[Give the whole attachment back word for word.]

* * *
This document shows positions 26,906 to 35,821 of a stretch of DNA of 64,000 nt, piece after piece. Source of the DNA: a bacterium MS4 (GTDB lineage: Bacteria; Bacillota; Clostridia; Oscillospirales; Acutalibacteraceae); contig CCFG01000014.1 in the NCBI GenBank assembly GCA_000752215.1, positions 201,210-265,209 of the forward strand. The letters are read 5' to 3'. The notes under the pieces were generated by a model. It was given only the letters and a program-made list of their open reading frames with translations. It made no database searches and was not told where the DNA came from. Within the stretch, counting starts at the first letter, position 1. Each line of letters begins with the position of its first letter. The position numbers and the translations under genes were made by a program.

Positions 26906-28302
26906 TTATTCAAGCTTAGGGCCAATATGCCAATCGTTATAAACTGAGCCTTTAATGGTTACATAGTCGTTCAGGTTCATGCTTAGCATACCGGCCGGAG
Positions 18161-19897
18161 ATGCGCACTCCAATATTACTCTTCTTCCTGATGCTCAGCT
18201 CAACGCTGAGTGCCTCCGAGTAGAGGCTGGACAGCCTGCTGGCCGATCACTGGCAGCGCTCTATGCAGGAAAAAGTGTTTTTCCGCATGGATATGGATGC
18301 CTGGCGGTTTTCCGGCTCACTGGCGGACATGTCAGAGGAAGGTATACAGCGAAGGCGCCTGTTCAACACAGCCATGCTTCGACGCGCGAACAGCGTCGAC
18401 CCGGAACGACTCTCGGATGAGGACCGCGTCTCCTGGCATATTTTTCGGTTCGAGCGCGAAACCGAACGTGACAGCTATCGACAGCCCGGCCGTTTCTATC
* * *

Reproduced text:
This document shows positions 26,906 to 35,821 of a stretch of DNA of 64,000 nt, piece after piece. Source of the DNA: a bacterium MS4 (GTDB lineage: Bacteria; Bacillota; Clostridia; Oscillospirales; Acutalibacteraceae); contig CCFG01000014.1 in the NCBI GenBank assembly GCA_000752215.1, positions 201,210-265,209 of the forward strand. The letters are read 5' to 3'. The notes under the pieces were generated by a model. It was given only the letters and a program-made list of their open reading frames with translations. It made no database searches and was not told where the DNA came from. Within the stretch, counting starts at the first letter, position 1. Each line of letters begins with the position of its first letter. The position numbers and the translations under genes were made by a program.

Positions 26906-28302
26906 TTATTCAAGCTTAGGGCCAATATGCCAATCGTTATAAACTGAGCCTTTAATGGTTACATAGTCGTTCAGGTTCATGCTTAGCATACCGGCCGGAG
Positions 18161-19897
18161 ATGCGCACTCCAATATTACTCTTCTTCCTGATGCTCAGCT
18201 CAACGCTGAGTGCCTCCGAGTAGAGGCTGGACAGCCTGCTGGCCGATCACTGGCAGCGCTCTATGCAGGAAAAAGTGTTTTTCCGCATGGATATGGATGC
18301 CTGGCGGTTTTCCGGCTCACTGGCGGACATGTCAGAGGAAGGTATACAGCGAAGGCGCCTGTTCAACACAGCCATGCTTCGACGCGCGAACAGCGTCGAC
18401 CCGGAACGACTCTCGGATGAGGACCGCGTCTCCTGGCATATTTTTCGGTTCGAGCGCGAAACCGAACGTGACAGCTATCGACAGCCCGGCCGTTTCTATC